There has been a lot of talk about humanitarian aid and where it has been going – or has not been going, as in the cases of Haiti and Syria. Last week, the Guardian reported that close to $1.5bn in aid pledged to Syria has ‘largely failed to materialised’, while NPR reported that only a fraction of the $9 billion pledged to Haitian earthquake recovery has actually made it to the country.
Humanitarian aid is often the response to natural disaster or political conflict. It mobilises thousands of actors – from governments, to contractors, to NGOs and the general public. Donors react to humanitarian needs at different times, with different purposes, and in different currencies and languages. With no common platform, these differences often get in the way of effective aid delivery.
As can been seen in both these countries, no one really knows exactly where a staggeringly large amount of money is going – let alone its impact. This undermines the potential of humanitarian aid and its effectiveness, and this uncertainty is a common critique of the system.
In response to ever-increasing requests for aid information in one common format – from aid recipients, donors, researchers, analysts and others – the international community came together to create the International Aid Transparency Initiative (IATI), a common standard for publishing aid information.
The IATI Standard asserts that in order for aid to be transparent, it must be published in a way that is timely, comprehensive, accessible and comparable. When information from all donors is published in this way, everyone in the aid cycle can finally start communicating in the same way.
At the time of the Haitian earthquake, IATI had only just been launched, and the standard was still being developed. Three years later, there are 35 IATI signatories, including donors, multilateral organizations and UN agencies, and 22 developing country governments have endorsed IATI.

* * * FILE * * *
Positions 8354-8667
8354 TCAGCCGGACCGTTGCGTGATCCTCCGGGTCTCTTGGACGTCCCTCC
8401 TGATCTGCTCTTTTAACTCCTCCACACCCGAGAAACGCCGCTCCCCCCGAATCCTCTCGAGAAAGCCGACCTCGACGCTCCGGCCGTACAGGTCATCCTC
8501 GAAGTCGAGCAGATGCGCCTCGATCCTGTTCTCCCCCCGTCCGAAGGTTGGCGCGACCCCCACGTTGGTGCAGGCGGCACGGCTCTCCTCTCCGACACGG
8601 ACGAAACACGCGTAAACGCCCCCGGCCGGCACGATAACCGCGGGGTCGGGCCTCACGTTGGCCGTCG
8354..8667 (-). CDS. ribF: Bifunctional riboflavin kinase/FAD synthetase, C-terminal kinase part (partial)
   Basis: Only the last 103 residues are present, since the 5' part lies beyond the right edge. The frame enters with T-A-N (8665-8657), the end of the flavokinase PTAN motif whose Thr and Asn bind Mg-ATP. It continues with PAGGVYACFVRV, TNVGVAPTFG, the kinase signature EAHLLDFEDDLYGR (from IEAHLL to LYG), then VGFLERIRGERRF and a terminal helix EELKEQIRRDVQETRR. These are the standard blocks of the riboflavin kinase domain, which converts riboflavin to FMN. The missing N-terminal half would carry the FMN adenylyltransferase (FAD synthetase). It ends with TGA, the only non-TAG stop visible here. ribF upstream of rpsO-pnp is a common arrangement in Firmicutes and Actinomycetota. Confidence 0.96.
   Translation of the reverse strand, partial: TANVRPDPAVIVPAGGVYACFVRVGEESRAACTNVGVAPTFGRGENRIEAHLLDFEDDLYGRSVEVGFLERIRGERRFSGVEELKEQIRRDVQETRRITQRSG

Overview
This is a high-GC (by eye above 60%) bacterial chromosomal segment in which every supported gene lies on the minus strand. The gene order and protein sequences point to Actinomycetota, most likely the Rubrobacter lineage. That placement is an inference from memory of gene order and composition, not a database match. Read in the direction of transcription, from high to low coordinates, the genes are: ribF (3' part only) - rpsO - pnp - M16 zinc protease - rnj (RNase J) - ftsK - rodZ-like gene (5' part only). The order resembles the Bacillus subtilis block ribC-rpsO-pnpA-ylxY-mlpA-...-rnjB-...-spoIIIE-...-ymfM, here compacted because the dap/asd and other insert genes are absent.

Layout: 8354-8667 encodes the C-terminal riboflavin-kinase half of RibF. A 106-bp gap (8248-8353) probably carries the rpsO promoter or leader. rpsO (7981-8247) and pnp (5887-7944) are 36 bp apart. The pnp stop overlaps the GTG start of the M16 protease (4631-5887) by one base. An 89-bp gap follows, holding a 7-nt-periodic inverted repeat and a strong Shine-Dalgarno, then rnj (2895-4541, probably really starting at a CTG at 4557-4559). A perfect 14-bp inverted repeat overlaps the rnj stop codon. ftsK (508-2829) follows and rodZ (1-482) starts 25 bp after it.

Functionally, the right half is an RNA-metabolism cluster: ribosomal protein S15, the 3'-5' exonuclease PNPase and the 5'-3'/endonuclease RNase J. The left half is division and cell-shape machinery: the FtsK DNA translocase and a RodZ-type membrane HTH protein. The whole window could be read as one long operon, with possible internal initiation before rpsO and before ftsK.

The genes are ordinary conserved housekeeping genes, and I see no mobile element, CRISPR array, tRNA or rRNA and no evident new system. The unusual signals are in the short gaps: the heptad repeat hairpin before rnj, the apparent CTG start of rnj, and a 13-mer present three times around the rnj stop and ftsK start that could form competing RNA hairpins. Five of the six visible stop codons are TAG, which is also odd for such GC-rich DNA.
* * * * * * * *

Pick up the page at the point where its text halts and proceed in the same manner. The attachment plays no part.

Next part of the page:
Last week saw another milestone for the Standard, when the UN Office for the Coordination of Humanitarian Affairs (OCHA) began publishing to IATI. This is a major step forward in the right direction – now we need more humanitarian aid donors to follow their lead.
So if donors were to increase their commitments to aid transparency, and more started publishing to IATI, would these figures around ‘lost’ humanitarian aid change? Would we see more coordination, aid harmonization and ultimately aid reaching recipients?
If this data is put to use, then yes.
When aid actors have more information, they can use it to make better decisions. Knowing what is being spent where, by whom, and with what results, is the basic foundation for increasing aid effectiveness.
If more timely and comparable information was made available about humanitarian aid flows, then donors and implementing agencies could ensure that they do not duplicate efforts on the ground, as so often is the case in crisis response activities. Aid information published to the IATI Standard would help everyone on the ground better coordinate resources.
If we could see exactly where money pledged by the UK was going in Syria, organisations from the UN to Oxfam would be able to plan complementary refugee programmes on the ground. Likewise, if we could see exactly where American aid – both humanitarian and development – was going, taxpayers in the U.S. and beneficiaries in Haiti would be in a better position to hold their governments to account.
Finally, the lack of traceability of this humanitarian aid impedes donor, taxpayer and the public’s confidence in aid more generally. Aid has the power to transform lives, but people want to see where their money is going, all the way down the delivery chain to the ultimate beneficiary.
The humanitarian situation has not improved in Haiti. In Syria, the violence continues to worsen and the need for aid becomes even more is desperate.
When aid is spent well it saves lives, feeds people and provides them with essential supplies and services. Humanitarian aid should set the stage for a return to development when the latter has been disrupted by conflict or disaster – not be lost in a complicated and opaque system.